Microsoft Says TLS 1.0 and TLS 1.1 Will Soon Be Disabled by Default
Microsoft had announced in 2018 that the company will disable Transport Layer Security (TLS) 1.0 and 1.1 by default in its browsers. However, the Windows maker is postponing this plan, which was initially scheduled for the first half of 2020, to a little bit later. The company said that it is changing these plans due to the "current global circumstances."
Microsoft had originally made these announcements along with Apple, Google, and Mozilla, to support more performant and secure connections in an effort to make browsing safer.
According to the new plans, the new Microsoft Edge, which is based on Chromium, "TLS 1.0 and 1.1 are currently planned to be disabled by default no sooner than Microsoft Edge version 84 (currently planned for July 2020)."
As for the Internet Explorer 11 and Microsoft Edge Legacy, based on EdgeHTML-based, "TLS 1.0 and TLS 1.1 will be disabled by default as of September 8, 2020," Microsoft said.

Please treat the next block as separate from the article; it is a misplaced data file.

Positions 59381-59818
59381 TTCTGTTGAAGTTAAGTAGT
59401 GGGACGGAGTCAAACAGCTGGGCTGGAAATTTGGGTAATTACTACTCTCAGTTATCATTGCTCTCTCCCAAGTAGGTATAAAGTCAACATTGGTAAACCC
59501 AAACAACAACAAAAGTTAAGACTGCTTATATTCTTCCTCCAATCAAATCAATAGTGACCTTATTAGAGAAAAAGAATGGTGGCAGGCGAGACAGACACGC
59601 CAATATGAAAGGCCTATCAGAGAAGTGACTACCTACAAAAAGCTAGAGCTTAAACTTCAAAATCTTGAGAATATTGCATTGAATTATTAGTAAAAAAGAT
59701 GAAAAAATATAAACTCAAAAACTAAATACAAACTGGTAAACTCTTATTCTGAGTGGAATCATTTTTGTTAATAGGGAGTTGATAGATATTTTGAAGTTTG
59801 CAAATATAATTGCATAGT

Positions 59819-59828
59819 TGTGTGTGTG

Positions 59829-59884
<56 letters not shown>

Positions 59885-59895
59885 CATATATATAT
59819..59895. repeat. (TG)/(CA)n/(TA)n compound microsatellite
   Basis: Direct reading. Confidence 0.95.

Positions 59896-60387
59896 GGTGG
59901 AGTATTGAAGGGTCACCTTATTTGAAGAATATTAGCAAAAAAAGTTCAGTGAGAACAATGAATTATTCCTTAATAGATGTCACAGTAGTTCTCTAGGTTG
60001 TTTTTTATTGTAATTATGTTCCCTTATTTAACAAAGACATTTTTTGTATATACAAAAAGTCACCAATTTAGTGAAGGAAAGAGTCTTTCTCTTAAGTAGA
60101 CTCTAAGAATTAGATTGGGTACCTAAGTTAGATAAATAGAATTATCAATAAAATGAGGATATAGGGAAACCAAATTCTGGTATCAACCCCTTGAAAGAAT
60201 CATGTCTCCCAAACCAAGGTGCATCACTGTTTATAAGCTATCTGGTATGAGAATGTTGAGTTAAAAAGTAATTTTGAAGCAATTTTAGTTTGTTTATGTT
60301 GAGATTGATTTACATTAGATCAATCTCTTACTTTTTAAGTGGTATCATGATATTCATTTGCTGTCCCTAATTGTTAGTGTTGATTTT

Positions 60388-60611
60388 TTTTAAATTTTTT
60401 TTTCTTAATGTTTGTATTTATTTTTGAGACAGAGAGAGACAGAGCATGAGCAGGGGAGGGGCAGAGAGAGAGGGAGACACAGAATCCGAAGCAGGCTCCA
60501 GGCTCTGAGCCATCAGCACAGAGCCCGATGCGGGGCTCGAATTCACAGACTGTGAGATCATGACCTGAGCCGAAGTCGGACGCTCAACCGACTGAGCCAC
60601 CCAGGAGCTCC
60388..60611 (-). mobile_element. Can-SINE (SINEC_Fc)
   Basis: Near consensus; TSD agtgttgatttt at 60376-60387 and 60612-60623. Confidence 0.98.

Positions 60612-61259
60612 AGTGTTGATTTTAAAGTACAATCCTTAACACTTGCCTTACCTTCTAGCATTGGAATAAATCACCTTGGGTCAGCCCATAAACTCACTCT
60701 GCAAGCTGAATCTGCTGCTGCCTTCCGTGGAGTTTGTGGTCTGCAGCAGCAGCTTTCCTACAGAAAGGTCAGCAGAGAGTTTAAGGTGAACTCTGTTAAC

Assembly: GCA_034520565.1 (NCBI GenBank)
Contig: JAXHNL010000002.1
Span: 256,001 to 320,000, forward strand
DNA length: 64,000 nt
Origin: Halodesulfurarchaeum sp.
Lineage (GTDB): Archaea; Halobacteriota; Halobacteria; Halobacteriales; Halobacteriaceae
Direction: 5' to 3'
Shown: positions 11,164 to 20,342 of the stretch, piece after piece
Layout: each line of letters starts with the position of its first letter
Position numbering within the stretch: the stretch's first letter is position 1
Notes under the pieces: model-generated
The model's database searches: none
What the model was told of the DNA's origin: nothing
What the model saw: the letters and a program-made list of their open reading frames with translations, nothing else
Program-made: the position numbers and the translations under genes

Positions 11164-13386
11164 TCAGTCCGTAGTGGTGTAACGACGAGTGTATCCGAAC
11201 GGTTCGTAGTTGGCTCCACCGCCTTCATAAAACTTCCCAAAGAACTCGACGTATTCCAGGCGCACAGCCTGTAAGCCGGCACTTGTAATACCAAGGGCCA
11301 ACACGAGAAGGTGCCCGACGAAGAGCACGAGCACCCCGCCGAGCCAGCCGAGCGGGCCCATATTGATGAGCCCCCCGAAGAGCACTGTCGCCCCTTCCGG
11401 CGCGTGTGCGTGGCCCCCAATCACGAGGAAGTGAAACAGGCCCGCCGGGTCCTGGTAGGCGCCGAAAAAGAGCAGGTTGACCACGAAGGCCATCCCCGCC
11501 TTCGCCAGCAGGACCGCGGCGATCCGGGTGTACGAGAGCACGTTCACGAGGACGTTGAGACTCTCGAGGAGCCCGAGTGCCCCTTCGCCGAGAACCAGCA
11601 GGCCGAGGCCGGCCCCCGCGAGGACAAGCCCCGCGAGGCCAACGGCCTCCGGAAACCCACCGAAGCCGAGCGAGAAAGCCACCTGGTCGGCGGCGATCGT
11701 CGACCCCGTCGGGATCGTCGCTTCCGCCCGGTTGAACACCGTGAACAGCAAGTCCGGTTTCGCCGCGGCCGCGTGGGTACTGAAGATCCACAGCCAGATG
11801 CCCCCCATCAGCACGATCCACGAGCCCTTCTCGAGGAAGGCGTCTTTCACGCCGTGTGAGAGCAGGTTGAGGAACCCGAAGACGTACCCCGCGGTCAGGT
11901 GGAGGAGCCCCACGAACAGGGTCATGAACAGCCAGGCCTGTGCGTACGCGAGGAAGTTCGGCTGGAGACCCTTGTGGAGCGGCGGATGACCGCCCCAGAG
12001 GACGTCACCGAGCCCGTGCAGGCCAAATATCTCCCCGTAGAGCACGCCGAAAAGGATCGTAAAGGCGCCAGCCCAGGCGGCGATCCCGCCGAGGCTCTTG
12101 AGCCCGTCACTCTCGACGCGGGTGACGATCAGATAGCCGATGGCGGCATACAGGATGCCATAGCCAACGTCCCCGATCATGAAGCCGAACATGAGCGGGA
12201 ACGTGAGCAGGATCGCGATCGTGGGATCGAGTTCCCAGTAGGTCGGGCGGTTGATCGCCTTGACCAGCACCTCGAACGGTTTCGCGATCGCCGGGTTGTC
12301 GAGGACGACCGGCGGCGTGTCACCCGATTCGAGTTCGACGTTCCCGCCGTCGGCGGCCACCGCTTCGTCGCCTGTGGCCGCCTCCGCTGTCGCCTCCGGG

The company added that "these protocols will remain available for customers to re-enable as needed." However, it recommended organizations to move away from TLS 1.0 and TLS 1.1 as soon as it is possible for them to do so.
Microsoft said that the "newer versions of the TLS protocol enable more modern cryptography and are broadly supported across modern browsers, such as the new Microsoft Edge." More details are available over here and the earlier blog post.
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